Wednesday, 13 October 2010

When Mormons are Offended

We have looked at the Mormon kingdom “Behind the Zion Curtain” and seen that the political, social and historical issues preoccupying Mormons there are not the key issues “Beyond the Zion Curtain.” There are, however, many issues that must be dealt with wherever we are and this is one of the more thorny ones; how do we share the truth without causing offence to our Mormon friends?

god is not a man that he should lie

Peter writes of Balaam as one who “loved the wages of wickedness” (2 Pet.2:15); Jude compares “godless men” who rush to profit with perfidious Balaam (Jude 11). You see, Balak king of Moab summoned Balaam to pronounce a curse on Israel (Numbers 22). Balaam duly sought the endorsement of a god (any god would do) to bless this enterprise but the God of Israel spoke to him, forbidding him to obey Balak (22:8-13). God permitted Balaam to go to Balak but gave strict instructions that Balaam should obey God and not the king (22:14-20).

God proved true to his promise to bless Israel and to curse her enemies but Balaam continued to know and tell the will of God while attempting to earn his fee in cursing Israel, all the time prevaricating, equivocating and changing. God’s response to all this was to demonstrate his constancy, faithfulness and immutability through the oracles of Balaam. Balak sought to curse Israel but God had promised to bless and declared, “God is not a man that he should lie, nor a son of man that he should change his mind” (23:19)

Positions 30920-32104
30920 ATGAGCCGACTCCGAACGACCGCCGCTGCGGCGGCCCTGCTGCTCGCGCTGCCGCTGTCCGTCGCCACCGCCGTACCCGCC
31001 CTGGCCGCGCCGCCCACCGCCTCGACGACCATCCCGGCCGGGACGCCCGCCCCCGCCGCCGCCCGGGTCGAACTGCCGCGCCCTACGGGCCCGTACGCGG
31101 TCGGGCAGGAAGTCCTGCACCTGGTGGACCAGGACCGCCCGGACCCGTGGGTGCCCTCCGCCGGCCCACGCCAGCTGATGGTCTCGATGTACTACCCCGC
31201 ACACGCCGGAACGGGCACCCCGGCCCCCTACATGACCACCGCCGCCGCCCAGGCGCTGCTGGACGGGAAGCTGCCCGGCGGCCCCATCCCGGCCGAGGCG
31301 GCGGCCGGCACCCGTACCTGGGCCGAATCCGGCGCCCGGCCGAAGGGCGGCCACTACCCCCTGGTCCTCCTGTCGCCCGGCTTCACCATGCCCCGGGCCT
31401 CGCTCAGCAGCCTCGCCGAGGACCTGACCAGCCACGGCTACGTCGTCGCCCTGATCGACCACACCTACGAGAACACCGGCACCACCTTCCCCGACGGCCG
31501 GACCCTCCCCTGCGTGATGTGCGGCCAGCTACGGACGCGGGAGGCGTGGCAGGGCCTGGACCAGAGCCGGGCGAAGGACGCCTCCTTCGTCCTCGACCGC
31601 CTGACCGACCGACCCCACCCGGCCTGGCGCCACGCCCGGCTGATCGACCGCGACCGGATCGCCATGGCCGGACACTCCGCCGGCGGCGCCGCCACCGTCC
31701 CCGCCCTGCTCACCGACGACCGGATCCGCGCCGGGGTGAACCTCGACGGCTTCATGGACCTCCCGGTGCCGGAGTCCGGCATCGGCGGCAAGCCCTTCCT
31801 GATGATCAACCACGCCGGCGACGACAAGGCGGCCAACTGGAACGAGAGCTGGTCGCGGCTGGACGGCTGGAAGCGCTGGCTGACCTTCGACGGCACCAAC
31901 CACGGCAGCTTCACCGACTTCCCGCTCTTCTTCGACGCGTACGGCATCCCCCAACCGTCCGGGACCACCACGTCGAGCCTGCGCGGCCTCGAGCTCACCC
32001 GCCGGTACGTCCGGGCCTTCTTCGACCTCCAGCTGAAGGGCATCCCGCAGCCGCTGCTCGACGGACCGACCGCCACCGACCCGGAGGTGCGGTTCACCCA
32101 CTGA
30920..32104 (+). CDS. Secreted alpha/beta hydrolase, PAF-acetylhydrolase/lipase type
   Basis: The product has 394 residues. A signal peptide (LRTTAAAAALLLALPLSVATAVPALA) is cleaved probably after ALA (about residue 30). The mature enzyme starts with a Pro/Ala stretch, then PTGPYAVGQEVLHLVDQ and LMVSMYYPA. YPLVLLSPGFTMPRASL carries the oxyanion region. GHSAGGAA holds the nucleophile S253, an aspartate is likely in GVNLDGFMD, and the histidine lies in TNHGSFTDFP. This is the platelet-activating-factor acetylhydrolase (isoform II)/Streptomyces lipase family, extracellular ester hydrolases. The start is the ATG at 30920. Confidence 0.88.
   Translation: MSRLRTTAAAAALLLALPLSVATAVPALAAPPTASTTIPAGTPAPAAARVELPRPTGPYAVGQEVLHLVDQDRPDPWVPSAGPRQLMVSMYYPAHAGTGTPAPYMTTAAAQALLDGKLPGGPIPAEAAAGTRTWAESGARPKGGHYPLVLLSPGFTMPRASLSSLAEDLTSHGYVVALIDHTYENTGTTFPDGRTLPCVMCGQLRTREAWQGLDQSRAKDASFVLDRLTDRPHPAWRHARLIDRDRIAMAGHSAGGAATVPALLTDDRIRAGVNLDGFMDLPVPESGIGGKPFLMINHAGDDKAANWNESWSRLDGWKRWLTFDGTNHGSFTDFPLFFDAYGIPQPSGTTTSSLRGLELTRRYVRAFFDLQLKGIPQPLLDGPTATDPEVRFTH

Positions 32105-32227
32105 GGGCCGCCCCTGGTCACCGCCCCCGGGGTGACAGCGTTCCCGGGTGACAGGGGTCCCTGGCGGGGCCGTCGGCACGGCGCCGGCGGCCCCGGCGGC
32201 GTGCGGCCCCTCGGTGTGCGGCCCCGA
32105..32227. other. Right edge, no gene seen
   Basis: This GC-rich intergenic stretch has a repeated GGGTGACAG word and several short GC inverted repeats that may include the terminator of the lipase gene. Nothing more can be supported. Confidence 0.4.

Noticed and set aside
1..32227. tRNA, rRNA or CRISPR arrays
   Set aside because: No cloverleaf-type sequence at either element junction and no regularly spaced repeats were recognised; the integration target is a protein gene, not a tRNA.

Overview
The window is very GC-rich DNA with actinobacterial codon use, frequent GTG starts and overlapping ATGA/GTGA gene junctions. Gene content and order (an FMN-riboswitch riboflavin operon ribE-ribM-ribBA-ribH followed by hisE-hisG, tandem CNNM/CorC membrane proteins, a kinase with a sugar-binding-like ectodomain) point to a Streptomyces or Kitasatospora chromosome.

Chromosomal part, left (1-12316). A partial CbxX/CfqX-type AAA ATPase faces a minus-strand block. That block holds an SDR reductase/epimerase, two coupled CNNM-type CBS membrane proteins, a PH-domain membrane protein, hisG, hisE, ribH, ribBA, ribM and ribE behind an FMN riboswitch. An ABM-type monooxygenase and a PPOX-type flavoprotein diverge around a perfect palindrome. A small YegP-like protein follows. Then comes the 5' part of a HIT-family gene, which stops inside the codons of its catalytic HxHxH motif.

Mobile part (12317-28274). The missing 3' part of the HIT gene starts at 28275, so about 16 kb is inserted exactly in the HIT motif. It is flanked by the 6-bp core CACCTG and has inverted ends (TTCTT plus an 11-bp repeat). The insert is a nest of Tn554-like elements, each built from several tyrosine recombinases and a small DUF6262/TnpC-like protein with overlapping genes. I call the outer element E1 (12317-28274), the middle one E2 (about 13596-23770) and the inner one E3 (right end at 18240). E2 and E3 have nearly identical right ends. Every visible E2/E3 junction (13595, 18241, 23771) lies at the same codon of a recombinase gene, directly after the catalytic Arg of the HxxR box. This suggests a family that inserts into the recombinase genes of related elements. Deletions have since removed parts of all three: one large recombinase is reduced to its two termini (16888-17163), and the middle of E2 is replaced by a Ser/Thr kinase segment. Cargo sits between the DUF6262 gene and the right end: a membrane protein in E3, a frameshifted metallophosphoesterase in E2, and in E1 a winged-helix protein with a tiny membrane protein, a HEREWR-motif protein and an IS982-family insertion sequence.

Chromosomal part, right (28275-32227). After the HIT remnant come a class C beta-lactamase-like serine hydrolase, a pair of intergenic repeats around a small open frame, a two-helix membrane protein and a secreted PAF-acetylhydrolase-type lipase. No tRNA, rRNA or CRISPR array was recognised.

every man a liar

What is striking about these words is that God does not contrast his character with that of a particular man (Balak or Balaam for instance) but with “man”. It is as though he was saying that if he were a man he would be a liar but he is God so he is not. “Man” is being used as a byword for dishonesty.

Paul declares “every man a liar” (Ro.3:4) and God vindicated in punishing man’s deceit. We know this is true of us as we embellish the stories we tell each other to show ourselves in the best light and then excuse it by speaking of “gilding the Lilly”; We tell untruths to guard ourselves from certain consequences or to gain benefits and talk about “white lies”; We lie even to ourselves to justify our bad conduct or questionable decisions, to avoid taking responsibility or changing in any way; we make things up when we’re not prepared to stand down.

If Mormonism isn’t True

One of the most distasteful aspects of witnessing to Mormons is finding some way of highlighting the lies of Mormonism without alienating our Mormon friends. The Mormon testimony is so apparently heartfelt, their beliefs so ‘sincere’, it hardly seems credible that they believe lies, especially when, like Balaam, they have a certain reputation. Even as I write and you read this, it seems in some way wrong to compare them so harshly with this false prophet, to speak of false witness.

Once we begin to question the claims of Mormonism we quickly discover how easily Mormons are offended and even the most honest inquiry can be taken as a personal attack, characterised quite ridiculously as “persecution”. Coupled with our natural tendency to want to think the best of people, this “offended party” posture can make us doubt our own understanding and even our own integrity.